Perhaps the cleverest part of the entire BBC Micro’s circuit is the way that the 6845 CRTC is used. If you look at an application sheet for the 6845 you will see that it is supposed to access two different types of memory. An area of RAM, used to store ASCII codes and an area of ROM to generate the dot patterns of the characters to be displayed. The idea is that the output of the RAM is used to select a dot pattern from the ROM and the CRIC provides extra addressing to select each byte of data which make up the characters. Of course the BBC Micro (in modes 0 to 6) doesn’t use a ROM to generate the dot patterns as they are stored directly in RAM. Another interesting feature is the way that the 6845 is coaxed into providing colour information – the raw 6845 is a monochrome device. The key to understanding how the 6845 has been used in the BBC Micro is to notice that although its address lines are segregated into two groups – MA0 to MA13 and RA0 to RA2 – they can just as easily be used to address a single block of memory. In other words, the CRTC simply addresses the memory a certain number of times per TV scan line and what happens to the data that is produced is not its concern.

Once the data has been selected by the CRTC it is sent (a byte at a time) to the video ULA (IC6) where it is serialised and applied as the address to a small area of static RAM – the palette RAM. This is responsible for adding the colour to the display. The output of the palette RAM is a four bit word indicating the state of the R(ed), G(reen), B(lue) and Flash signals. The RGB signal is fed (via Q4 to Q6) to the RGB monitor connector and to the PAL colour encoder formed by Q10, IC46, IC47, IC48, Q8 and Q9. The PAL signal is finally applied to a standard ASTEC UHF modulator and brought out through a phono socket. A composite monochrome video signal is also provided by Q7 and Q8 for monochrome monitors. Notice that all the TV sync signals are generated by the CRTC. The cursor signal is mixed into the video signal by the video ULA.


There is one graphics mode where the CRTC is almost used as its makers intended – Mode 7. In this mode the CRTC addresses the top 1K of RAM to obtain ASCII codes that are applied to a teletext character generator – IC5. Even here however there are some tricky methods used. CRTC address line MA13 is used as a teletext indicator and this is used to select between two pairs of octal buffers that apply the rest of the CRTC’s address lines to the RAM. Modes 0 to 6 use octal buffers IC8 and IC9 and Mode 7 use IC10 and IC11. The reason for this is that the CRTC’s row address lines are not applied to the teletext ROM and so the same ASCII data has to be presented to it more than once. This implies using a different addressing scheme for the RAM and this is accomplished by using two sets of buffers. The RGB output of the Teletext ROM is applied to three input lines of the video ULA and hence on to the rest of the video circuitry.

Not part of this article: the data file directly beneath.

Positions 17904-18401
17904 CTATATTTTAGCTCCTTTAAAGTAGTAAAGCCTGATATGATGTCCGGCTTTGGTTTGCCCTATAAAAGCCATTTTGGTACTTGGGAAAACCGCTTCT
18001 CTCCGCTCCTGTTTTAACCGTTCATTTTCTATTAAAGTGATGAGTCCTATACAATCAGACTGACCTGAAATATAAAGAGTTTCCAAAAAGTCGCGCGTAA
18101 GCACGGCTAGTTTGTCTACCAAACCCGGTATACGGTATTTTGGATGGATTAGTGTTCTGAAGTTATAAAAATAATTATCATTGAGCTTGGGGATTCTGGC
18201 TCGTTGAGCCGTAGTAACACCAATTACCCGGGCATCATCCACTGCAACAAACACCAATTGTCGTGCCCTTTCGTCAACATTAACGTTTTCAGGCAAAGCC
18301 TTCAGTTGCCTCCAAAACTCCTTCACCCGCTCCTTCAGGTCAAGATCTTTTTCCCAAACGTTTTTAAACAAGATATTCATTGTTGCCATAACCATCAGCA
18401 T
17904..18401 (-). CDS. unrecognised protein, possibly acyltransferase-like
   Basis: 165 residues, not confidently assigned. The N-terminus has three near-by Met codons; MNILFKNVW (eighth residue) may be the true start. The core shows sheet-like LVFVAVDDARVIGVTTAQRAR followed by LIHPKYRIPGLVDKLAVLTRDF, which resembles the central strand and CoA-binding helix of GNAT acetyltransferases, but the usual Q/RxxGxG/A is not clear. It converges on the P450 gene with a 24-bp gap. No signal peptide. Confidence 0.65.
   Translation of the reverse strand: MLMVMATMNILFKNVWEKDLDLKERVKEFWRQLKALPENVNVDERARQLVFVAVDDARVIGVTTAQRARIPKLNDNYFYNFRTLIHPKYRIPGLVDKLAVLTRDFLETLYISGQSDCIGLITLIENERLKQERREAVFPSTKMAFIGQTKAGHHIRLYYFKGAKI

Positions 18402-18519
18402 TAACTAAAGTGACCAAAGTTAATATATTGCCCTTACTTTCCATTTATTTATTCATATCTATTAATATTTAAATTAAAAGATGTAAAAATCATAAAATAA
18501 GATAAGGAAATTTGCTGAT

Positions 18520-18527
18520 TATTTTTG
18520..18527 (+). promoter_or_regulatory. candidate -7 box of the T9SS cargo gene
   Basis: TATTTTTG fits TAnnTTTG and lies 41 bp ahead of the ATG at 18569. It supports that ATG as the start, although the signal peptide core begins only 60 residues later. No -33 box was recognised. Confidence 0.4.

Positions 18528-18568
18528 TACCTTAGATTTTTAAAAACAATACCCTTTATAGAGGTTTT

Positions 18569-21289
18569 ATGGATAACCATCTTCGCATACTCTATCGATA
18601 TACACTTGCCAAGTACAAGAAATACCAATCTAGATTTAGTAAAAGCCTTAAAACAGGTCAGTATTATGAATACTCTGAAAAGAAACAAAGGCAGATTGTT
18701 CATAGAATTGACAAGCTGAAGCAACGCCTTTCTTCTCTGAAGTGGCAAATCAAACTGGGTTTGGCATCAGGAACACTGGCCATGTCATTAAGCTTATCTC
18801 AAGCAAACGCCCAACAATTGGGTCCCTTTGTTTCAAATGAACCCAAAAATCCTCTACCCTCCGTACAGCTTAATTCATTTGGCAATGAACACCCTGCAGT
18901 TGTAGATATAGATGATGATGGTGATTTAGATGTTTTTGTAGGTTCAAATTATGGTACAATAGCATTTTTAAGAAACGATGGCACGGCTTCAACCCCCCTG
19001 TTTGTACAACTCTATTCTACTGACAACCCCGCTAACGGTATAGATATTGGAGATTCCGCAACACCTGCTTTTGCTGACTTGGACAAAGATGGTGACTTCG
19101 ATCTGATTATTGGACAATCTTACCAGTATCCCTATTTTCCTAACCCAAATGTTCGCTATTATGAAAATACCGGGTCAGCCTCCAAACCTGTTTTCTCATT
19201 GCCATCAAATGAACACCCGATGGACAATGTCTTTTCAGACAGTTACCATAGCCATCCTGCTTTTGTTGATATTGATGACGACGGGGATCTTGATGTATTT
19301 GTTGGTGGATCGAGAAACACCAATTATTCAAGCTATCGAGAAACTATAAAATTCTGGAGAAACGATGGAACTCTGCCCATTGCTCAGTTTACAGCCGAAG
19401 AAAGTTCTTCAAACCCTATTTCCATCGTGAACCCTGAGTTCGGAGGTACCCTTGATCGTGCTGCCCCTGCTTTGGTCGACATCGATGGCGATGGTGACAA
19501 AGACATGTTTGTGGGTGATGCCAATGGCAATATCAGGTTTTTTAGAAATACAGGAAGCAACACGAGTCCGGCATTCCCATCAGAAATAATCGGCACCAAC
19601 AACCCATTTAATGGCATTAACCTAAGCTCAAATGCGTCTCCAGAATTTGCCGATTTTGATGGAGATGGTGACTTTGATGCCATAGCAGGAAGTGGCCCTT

Hardware Scrolling

The time it takes to scroll a screen increases with the amount of memory involved. As the BBC Micro uses up to 20K of memory for a display, simple software scrolling would take rather a long time. To speed things up a little a very ingenious system of hardware scrolling is used. The CRTC contains a register that holds the address of the first character that will be displayed. It is obvious that a scroll can he achieved simply by incrementing the value in this register by the number of memory locations used to store a line of text. The only trouble is that the area of memory addressed will go beyond the 32K RAM limits. Addresses that are above the 32K limit should obviously be reduced to refer to the start of the display area. This can be done by adding a constant to the address that the CRTC generates. The constant is generated by IC37, IC36 and IC40 from the two lines C0 and C1 that indicate the currently selected display mode. The constant is added to four of the high order address lines generated by the CRTC by 1C39.

The System VIA

The CA1 input is used to interrupt the processor if any key on the keyboard is pressed, the CA2 input is used to signal the start of a new TV frame, the CB1 input signals the end of an A to D conversion and finally the CB2 input is used to interrupt the processor in response to a pulse from a lightpen.

The rest of the VIA’s I/O lines are best thought of as forming a sort of auxiliary peripheral data and address bus. The eight A side data lines are used as a bi-directional data bus between the processor and a number of other chips (including the keyboard and sound generator). The first four B side data lines are used as an ‘address bus’ to select or activate a number of devices. This is achieved by use of an addressable latch (IC32). The first three B side data bits, PB0 to PB2, are used to address a location in the latch and PB3 is used to set the state of the location. (The latch is clocked by IC31). In this way four VIA lines can be used to set the state of the eight outputs of the latch! Bit zero of the latch enables the sound chip (IC18), bits one and two control the speech chip (when fitted), bit three enables the keyboard, bits four and five provide the signals C0 and C1 used to indicate the mode during hardware scrolling and bits six and seven control the caps lock and shift lock LEDs on the keyboard. The remaining B side data lines are configured as inputs. PB4 and PB5 are used to detect the state of the ‘fire buttons’ on the joystick interface and PB6 and PB7 are status inputs from the speech synthesiser.


Part 2 is reproduced from Electronics and Computing Monthly, May 1985, page 58.

The Diagram Diagnosed

Mike James concludes his voyage around the BBC micro’s circuit diagram with a desription of the various I/O facilities offered by the computer.

The analogue port provided by the A to D converter chip (IC73) is very simple. Its data and control registers are connected to the system data bus and its address is decoded by IC24 as already described. The end of conversion signal is connected to CB1 of the system VIA. Thus conversion consists of writing data to the control register, waiting for the end of conversion signal and then reading the data. The only point worth noting is the need to derive separate read and write strobes for this chip, a task undertaken by IC77 in the disk controller circuit. Problems and solutions to the instability of the voltage reference provided by DB6 to DB8 have already been described in F&CM a number of times.